AfriGeneas Military Research Forum Archive
Tell it on the Mountain
As many of you know, I am working on several Black Military history projects-the largest of which is the book I am currently finishing on the history of the USCT. (From PRIMARY sources-not secondary book references, rumors and author's opinions.)It is composed virtually entirely of direct references and quotes-my only input is in putting things together and keeping them sorted. The project has become so involved, that it is going to spin off into at least two others-a second volume that starts with the end of the Civil War and addresses service in the Regular Army-from the initial six regiments, to the final four. The third is area specific, to Texas.
This is why, a few postings ago, I requested that anyone who had USCT or Regular Army (Indian Wars period) family history they would be willing to share for possible inclusion, to contact me. This is about the participants-not someone's view from the distance of a hundred and forty years-but the story of those who were there.
My reason for writing this is an appeal to all readers of this message board. There is a MOUNTAIN of information out there, on all aspects of Black Military history that needs to be made public. On a daily basis, I come across things that deserve lots more time than I can give them. Some of these are terrible-riots or alleged riots in reaction to mistreatment-executions, courtmartials and life imprisonment for soldiers with little evidence. Lynchings-a huge piece all of itself-even if you only research what happened to returning WWI soldiers. The virtual exclusion in the Navy of Black sailors after the Civil War. Others are wonderful-true heroes that should be as famous and familiar to all America as Dr. King. Pioneers, cowboys,military heroes, founders of towns and businesses-the "Black Wall Street" of Tulsa, it is truly a vast well to draw from.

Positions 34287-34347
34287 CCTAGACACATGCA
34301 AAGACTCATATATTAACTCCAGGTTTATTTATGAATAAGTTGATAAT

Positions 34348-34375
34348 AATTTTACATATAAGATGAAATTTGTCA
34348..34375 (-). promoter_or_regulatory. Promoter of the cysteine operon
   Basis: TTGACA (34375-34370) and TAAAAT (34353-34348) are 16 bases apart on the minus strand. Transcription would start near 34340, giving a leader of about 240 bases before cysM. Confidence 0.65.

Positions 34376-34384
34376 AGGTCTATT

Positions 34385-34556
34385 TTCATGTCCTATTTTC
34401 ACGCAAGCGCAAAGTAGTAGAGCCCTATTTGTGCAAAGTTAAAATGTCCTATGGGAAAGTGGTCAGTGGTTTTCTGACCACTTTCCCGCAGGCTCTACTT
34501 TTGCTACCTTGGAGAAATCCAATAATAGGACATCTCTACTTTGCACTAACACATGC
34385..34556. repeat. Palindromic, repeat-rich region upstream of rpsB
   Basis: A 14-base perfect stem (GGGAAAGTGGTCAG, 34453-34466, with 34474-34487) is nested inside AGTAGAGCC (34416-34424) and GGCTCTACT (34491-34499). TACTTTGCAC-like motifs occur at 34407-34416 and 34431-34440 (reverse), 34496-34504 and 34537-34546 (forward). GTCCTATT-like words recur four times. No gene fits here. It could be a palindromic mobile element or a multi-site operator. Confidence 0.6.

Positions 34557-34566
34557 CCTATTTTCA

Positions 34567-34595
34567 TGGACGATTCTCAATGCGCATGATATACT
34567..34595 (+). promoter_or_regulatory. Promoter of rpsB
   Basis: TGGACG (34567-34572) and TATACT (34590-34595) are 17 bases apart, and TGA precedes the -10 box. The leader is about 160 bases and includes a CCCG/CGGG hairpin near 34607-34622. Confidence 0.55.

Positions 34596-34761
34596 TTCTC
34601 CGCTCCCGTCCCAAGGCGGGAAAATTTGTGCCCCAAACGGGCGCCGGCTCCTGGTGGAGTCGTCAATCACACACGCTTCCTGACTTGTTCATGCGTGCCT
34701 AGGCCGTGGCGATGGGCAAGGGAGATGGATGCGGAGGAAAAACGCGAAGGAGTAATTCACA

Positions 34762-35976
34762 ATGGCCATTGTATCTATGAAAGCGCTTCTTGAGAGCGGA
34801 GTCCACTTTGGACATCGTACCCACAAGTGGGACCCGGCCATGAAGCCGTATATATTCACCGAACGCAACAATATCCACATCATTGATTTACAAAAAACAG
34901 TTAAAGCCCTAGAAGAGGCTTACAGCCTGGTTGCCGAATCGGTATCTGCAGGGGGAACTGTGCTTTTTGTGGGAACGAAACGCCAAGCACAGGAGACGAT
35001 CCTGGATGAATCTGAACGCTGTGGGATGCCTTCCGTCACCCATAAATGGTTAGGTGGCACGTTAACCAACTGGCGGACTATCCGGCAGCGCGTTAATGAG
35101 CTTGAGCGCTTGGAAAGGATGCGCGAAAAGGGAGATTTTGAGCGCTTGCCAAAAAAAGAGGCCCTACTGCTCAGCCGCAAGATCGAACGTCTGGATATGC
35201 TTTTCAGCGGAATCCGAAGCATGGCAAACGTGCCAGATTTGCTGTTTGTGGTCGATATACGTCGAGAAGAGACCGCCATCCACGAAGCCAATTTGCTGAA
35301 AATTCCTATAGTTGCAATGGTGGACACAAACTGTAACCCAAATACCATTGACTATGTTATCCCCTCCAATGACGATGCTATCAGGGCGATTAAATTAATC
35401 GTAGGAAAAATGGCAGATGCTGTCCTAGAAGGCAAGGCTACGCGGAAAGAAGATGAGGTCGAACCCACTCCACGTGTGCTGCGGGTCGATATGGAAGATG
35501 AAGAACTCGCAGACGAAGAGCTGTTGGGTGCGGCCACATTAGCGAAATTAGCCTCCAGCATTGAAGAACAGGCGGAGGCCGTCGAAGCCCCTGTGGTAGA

My request is this-when, in your personal research, you come across such threads-look at researching them further-and make your findings known; whether through published material, talks, reenactment, however you can. If each one of us did that for only a small piece of the mountain-think of how many other people who would be inspired to do the same...and how much more knowledge would be available...
If all you do is research one ancestor, and flesh out that person's involvement with battle history, current affairs, vital records-and share it with a family reunion, or a school group-it will all snowball. Each of us is only one-but together we are an unstoppable force.